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Skeptics rejoice: Chevrolet has supplied material. Before we deal with that, the news today revolves around the fact that the already hyped-up Chevrolet Cruze, a car intended to be sold around the world, is available to be seen. Yes, that’s right, these aren’t renderings but the real deal pictures from General Motors.

Now, back to the joyful skeptics. Pay attention to the press release, and you’ll see Chevrolet calling the Cruze a four-door coupe. Other automakers using this phrase include Mercedes-Benz with the CLS (quite nicely, thanks) and Volkswagen with the Passat CC. The Cruze’s “arching roof-line, extending from the steeply raked windshield to its sloping rear pillars and short rear deck, brings coupe-like proportions to a compact sedan,” says Chevy. Ah, that’s cute. 

More to the point, the release states that Chevrolet, with sales up 23% through July of this year, is GM Europe’s fastest growing mainstream brand. Do you know what means? Sales are up 23%…. and that’s good. GM Europe doesn’t sell Buick, Pontiac, or Saturn. Cadillac and Hummer wouldn’t be considered mainstream. That leaves established European brands like Opel, Vauxhall, and Saab to compete with a new interloper. Who flippin’ cares?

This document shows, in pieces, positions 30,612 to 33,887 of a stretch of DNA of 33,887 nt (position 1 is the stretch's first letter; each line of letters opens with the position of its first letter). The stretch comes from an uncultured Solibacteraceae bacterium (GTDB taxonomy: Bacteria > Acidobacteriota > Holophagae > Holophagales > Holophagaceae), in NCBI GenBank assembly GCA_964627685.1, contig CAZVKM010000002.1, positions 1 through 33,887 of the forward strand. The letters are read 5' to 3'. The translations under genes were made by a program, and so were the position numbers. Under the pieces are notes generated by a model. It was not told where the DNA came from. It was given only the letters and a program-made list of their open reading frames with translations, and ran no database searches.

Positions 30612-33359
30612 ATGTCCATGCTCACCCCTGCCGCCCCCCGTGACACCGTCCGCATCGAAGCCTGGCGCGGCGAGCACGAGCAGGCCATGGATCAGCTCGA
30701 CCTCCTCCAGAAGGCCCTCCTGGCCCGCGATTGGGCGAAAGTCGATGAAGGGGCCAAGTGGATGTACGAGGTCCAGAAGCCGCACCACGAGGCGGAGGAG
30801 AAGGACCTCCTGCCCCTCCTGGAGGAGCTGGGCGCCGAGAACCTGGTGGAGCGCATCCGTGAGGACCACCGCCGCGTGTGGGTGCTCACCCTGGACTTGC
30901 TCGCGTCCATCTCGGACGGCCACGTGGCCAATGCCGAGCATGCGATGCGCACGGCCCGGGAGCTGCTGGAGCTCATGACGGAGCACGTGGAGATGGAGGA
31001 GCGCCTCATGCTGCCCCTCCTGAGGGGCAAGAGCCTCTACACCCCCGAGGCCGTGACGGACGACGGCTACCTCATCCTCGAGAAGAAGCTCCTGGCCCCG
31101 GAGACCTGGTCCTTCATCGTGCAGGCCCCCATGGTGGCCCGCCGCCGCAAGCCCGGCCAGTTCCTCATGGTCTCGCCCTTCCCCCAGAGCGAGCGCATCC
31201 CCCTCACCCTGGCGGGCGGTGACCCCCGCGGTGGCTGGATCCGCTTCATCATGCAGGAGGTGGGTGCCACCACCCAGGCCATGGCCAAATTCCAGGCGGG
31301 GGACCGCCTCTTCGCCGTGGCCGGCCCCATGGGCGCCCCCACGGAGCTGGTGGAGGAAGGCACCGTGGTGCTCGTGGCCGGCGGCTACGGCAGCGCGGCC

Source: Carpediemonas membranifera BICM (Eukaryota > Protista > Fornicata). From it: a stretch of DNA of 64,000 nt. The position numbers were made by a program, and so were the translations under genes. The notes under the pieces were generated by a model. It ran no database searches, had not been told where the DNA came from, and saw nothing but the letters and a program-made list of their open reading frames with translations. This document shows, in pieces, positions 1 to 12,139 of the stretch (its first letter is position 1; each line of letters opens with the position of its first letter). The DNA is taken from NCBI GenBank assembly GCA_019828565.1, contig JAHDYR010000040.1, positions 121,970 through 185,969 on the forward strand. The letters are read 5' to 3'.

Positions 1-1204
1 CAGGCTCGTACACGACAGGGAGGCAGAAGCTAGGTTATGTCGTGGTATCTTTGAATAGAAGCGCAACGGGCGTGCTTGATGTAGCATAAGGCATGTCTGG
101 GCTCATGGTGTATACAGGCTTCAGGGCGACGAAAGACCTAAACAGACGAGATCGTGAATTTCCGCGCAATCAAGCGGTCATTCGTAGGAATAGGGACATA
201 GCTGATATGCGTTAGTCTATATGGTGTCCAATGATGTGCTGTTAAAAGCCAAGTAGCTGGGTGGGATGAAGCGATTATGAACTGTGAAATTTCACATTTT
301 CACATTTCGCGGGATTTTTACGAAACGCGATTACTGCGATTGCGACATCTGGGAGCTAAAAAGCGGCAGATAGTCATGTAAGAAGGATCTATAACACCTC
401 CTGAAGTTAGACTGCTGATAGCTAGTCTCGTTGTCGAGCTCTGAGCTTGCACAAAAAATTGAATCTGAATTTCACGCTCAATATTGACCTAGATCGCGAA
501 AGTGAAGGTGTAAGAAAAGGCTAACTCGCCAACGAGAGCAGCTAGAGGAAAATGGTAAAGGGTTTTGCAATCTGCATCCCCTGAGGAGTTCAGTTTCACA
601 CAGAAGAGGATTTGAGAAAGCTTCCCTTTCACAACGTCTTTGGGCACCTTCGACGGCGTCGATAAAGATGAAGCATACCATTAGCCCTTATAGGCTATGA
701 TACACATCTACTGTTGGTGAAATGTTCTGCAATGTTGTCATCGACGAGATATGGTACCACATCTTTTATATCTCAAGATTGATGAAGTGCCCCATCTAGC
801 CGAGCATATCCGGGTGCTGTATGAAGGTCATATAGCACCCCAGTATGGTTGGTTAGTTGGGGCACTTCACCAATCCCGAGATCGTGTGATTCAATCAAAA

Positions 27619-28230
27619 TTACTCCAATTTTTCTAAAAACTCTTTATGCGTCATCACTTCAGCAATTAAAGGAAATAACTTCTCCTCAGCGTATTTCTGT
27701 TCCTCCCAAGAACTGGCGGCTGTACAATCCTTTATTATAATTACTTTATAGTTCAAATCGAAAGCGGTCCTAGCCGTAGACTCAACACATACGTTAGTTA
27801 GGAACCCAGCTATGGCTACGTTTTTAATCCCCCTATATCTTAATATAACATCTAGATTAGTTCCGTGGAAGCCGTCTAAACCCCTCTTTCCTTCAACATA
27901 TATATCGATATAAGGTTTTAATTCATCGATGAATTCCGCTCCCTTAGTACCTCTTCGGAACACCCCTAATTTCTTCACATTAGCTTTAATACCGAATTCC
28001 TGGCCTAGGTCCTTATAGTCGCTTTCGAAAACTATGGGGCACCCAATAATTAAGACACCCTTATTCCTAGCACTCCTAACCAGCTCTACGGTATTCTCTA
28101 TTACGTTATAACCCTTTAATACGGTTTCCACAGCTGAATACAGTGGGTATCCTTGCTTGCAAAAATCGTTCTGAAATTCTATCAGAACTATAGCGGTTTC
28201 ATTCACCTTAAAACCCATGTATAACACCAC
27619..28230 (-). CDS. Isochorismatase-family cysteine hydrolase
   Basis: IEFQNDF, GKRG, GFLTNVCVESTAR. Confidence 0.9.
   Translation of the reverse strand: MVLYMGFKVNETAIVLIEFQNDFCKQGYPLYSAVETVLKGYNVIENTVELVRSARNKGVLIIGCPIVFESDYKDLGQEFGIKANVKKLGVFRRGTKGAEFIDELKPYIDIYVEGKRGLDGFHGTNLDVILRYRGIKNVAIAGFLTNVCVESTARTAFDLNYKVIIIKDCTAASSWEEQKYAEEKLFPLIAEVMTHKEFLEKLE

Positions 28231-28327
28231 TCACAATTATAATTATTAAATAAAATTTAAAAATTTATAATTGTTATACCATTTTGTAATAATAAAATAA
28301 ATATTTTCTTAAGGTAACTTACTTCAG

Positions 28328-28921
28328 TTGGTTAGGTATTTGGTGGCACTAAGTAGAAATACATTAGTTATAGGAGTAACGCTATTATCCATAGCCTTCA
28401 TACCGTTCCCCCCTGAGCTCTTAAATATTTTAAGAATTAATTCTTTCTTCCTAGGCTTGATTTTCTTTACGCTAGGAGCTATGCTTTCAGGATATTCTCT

Back to the real point: is this the next great Chevrolet? While we don’t want to lavish praiseworthy terms like ‘great’ upon the Malibu, the midsize Chevy is a very nice car and the Cruze picks up on some of its finer points. Bolder and more modern design will be paired on the inside with a higher quality interior. Under the hood expect decently peppy engines with improved efficiency. That sounds like the Malibu’s modus operandi. 
Hopefully pictures don’t tell the whole story. The most unfortunate part of the design sits in the wheelwells. Though the wheels look fine and are probably sized alright, they look small enough to fit on an early 90s Cavalier. As a whole, the Cruze is inoffensive but worthy of some positive attention. Styling is a factor in this sector (Civic, Corolla, Focus) but not the highest priority in most buyer’s minds. Europeans can expect to see the Cruze on the road early next year. North Americans will have to wait quite a while longer.